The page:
Coinbase has called for the creation of a single dedicated body to regulate digital assets, arguing that the current oversight is too fragmented and that the US’s century-old securities laws are ill-suited to today’s cryptocurrency markets.
In a policy document shared with Congress, the largest US cryptocurrency exchange urged lawmakers to separate the oversight of digital asset markets from other financial markets, as it goes on the offensive in Capitol Hill following a recent spat with the Securities and Exchange Commission.
“To avoid fragmented and inconsistent regulatory oversight of these unique and concurrent innovations, responsibility over digital assets markets should be assigned to a single federal regulator,” Coinbase said, noting that the SEC, the Commodity Futures Trading Commission and certain state regimes all oversee parts of the crypto industry.
The company also proposed creating an additional self-regulatory organisation, or SRO, to support oversight under this new digital asset regulatory regime, mirroring traditional financial markets.
The proposals come as tensions between Coinbase and the SEC have escalated in recent months. Gary Gensler, SEC chair, said in September that Coinbase had not registered with the regulator “even though they have dozens of tokens that may be securities”, a characterisation that the company disputes.
Chief executive Brian Armstrong also in September accused the regulator of being “sketchy” and opaque after it threatened to sue the company if it launched its Lend product, which would have paid interest on staked cryptocurrencies, without registering with the regulator. Coinbase later shelved the plans.
In its proposal on Thursday, Coinbase argued that securities laws implemented in the 1930s struggle to fit current digital markets, and as a result, risk stifling innovation and driving crypto entrepreneurs offshore. The document, seen by the Financial Times, was first reported by The Wall Street Journal.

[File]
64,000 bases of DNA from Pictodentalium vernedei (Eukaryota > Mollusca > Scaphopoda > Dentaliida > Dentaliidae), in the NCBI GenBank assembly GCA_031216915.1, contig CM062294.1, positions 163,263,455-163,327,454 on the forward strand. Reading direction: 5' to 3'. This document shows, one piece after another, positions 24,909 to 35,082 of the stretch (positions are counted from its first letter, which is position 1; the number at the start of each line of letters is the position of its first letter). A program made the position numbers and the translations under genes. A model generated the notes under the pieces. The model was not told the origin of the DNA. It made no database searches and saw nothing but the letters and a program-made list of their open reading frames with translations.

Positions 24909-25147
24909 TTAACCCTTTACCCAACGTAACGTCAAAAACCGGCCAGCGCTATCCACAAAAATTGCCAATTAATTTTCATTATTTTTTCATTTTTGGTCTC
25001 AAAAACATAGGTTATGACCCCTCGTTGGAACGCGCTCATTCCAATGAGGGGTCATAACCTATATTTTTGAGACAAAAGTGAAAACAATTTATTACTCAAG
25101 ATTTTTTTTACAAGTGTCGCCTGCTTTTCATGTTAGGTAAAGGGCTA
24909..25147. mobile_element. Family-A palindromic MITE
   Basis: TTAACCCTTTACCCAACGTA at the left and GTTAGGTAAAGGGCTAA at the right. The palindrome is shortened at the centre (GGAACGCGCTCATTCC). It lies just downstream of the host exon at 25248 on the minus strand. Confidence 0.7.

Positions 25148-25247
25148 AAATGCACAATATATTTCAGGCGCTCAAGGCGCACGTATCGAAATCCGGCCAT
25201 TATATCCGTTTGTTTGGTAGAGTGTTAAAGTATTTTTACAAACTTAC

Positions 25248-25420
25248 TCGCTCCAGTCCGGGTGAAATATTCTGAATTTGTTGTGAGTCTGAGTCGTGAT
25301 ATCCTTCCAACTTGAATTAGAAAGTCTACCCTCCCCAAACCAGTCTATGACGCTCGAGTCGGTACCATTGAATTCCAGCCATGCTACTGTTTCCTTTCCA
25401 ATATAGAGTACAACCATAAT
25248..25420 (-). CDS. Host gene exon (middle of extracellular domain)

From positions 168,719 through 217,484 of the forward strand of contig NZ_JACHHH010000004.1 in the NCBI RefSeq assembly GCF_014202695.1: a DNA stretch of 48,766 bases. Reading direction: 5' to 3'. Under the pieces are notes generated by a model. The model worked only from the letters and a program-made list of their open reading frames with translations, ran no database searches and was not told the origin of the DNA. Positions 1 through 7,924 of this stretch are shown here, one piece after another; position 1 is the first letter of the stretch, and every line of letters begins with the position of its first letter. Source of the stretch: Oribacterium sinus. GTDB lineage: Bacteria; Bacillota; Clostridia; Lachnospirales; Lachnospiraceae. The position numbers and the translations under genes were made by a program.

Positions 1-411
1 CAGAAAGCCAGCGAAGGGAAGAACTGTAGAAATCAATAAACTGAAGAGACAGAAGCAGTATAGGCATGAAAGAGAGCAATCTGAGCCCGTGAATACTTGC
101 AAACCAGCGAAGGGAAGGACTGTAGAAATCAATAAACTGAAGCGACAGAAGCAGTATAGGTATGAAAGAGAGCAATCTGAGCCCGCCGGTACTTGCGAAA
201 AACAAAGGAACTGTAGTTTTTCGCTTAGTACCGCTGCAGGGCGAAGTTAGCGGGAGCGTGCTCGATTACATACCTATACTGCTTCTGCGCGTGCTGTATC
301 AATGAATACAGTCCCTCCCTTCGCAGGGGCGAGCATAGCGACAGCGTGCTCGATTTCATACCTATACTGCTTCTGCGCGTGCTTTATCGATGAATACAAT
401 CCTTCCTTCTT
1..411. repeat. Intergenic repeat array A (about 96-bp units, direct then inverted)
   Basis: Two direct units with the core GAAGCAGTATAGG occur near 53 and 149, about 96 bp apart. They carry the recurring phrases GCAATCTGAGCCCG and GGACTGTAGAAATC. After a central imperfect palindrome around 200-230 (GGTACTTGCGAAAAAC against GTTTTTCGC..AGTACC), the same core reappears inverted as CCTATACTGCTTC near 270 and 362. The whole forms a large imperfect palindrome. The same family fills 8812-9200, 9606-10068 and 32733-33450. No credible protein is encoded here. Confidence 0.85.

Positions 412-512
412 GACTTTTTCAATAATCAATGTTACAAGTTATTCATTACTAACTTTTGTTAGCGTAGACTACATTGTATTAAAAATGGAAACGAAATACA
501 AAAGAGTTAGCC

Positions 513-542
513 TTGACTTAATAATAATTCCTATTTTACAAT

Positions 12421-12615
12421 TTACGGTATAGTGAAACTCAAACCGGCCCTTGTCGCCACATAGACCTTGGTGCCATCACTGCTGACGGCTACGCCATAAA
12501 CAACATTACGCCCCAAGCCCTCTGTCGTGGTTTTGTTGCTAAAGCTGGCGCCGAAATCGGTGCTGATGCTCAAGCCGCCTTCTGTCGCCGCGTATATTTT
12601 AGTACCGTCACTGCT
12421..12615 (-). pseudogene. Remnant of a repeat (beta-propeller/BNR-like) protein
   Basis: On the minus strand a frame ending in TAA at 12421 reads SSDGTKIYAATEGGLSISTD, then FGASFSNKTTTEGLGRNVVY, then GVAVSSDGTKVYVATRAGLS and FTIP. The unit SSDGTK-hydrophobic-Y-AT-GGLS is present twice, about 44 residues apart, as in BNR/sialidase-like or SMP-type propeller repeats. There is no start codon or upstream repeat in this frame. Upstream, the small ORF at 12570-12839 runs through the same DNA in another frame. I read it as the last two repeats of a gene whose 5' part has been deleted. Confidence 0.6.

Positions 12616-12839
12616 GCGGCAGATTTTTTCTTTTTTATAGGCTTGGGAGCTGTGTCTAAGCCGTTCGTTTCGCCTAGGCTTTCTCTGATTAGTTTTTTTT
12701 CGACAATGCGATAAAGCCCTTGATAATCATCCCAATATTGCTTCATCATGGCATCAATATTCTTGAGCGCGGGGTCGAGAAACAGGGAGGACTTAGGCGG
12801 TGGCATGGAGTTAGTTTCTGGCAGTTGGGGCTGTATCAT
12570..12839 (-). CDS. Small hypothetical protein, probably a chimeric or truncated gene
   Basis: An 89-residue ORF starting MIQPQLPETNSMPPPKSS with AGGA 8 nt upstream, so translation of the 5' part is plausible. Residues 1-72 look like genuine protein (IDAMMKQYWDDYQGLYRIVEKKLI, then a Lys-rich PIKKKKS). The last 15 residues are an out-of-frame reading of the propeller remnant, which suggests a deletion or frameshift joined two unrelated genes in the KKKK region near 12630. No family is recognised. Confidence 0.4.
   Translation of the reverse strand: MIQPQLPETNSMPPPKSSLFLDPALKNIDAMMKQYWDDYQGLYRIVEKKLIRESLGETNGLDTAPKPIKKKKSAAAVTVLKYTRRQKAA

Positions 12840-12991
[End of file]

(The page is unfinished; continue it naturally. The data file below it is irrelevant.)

While Gensler has said that many crypto products could be defined as securities, he has stopped short of issuing further guidance, saying existing rules are sufficiently clear. In recent months he has urged crypto platforms to contact the SEC and discuss whether they should register with the agency.
The regulatory debate revolves in part around whether digital products are “investment contracts”, and therefore considered securities under federal law. In accordance with what is known as the Howey test, the Supreme Court has ruled that an investment contract exists when “a person invests his money in a common enterprise and is led to expect profits solely from the efforts of the promoter or a third party”.
“While the Howey test has an important role in defining what is a security, applying it to digital assets has even led the SEC to be unclear and inconsistent,” Coinbase said in its proposal.
The company also argued that the decentralised and open-source nature of digital assets means that current disclosure requirements in securities laws are not fit for purpose.
“Every holder of a digital asset can examine for themselves the functionality and governance structure of the asset,” it said. “Applying the disclosure requirements of public companies would likely mislead the public about what is actually material information about a digital asset.”
The SEC did not immediately respond to requests for comment.